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November 7, 2018 (Society for the Protection of Unborn Children) – In news that shows how artificial means of reproduction encourage the commodification of children, a woman has put out an appeal for an embryo swap so that she can have another son.

Asking the internet for a trade

Lisa (not her real name), a Brooklyn actress, recently posted an appeal to several Facebook groups, saying: “Hello, we have been trying to give my child a sibling for three years . . . we want to complete our family with a son. We have a great quality female embryo. Would you like to consider a trade?”

She adds that the “donor egg [is] Italian” and the sperm is “English/Irish Yale educated.”

The other side of IVF

Lisa conceived her son through IVF and is desperate to have another boy, especially since miscarrying a son conceived through another round of IVF. After spending more than $45,000 on several cycles of IVF, she and her husband have been left with a female embryo, whom they spend $1,000 a year to keep frozen in a storage facility.

Not only has the IVF process resulted in the creation and loss (or discarding) of several human beings (the three remaining embryos from Lisa's first round of IVF failed to implant, and from the second round most of the embryos didn't develop, while others were “genetically compromised” or failed to implant), the language she uses to describe her embryonic daughter is telling.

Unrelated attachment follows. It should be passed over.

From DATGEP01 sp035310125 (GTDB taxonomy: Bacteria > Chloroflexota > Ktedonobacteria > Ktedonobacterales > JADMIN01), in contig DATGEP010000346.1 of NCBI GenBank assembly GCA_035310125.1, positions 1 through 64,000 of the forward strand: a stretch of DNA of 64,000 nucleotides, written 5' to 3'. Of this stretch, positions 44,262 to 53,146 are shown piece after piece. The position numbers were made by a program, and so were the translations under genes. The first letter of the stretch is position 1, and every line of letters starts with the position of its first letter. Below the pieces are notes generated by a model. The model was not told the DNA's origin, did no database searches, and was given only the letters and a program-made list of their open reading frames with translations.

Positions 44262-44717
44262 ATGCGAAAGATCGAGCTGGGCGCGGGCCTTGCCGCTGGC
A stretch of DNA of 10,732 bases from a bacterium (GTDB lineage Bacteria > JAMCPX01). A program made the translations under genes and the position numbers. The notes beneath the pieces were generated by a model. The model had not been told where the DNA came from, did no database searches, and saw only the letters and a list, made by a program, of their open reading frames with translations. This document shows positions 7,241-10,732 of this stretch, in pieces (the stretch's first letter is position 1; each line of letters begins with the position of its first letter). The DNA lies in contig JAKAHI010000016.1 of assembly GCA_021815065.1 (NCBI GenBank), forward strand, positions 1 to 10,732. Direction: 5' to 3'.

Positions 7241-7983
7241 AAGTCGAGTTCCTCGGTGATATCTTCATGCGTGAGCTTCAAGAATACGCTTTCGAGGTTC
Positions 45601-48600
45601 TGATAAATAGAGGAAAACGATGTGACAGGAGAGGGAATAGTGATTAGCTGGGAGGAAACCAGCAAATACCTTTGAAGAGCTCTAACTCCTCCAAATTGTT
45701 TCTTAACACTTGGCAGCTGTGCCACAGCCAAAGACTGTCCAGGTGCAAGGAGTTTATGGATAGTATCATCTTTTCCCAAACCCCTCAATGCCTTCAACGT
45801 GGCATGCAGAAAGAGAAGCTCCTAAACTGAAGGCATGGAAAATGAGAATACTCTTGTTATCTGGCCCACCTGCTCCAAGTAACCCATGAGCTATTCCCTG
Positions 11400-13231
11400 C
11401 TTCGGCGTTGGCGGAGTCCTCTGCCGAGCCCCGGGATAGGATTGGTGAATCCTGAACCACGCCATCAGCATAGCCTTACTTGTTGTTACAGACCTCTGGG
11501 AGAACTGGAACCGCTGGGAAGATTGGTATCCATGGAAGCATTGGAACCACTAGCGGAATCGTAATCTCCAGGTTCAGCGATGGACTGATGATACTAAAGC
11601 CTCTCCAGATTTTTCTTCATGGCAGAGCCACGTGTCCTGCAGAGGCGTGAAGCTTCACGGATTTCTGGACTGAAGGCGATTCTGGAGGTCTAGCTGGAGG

A daughter or a commodity?

“I was surprised and sad [it was a girl],” Lisa recalled. After spending $12,000 on a final, unsuccessful round of IVF, she and her husband decided to offer the female embryo to someone with a male one.

“I made up my mind as a reaction to losing the $12,000. Now I have a commodity – something I can leverage,” said Lisa.

Despite moderators on the Facebook groups receiving complaints about the post, Lisa has had several offers. She is considering a woman from Manhattan who is desperate for a daughter and is offering one of her ten frozen male embryos. 

What's the loving pro-life response to infertility?

SPUC has always opposed IVF because it involves the production of multiple embryos, many of whom are discarded, and because it treats human beings as products subject to quality control. Infertility can cause great suffering, and while many couples who resort to IVF give birth to much loved children, stories like this show the other side – unborn children treated as a “commodity” that can be frozen, destroyed and swapped at will. There are also many stories of women being pushed into IVF unnecessarily and of couples being exploited by the fertility industry.

As we said in this blog last year, “surely the most loving response [to infertility], especially when IVF has such a high failure rate, is to point out the problems with it, and let people know about natural, ethical ways of improving the chances of conception?”

Published with permission from Society for the Protection of Unborn Children.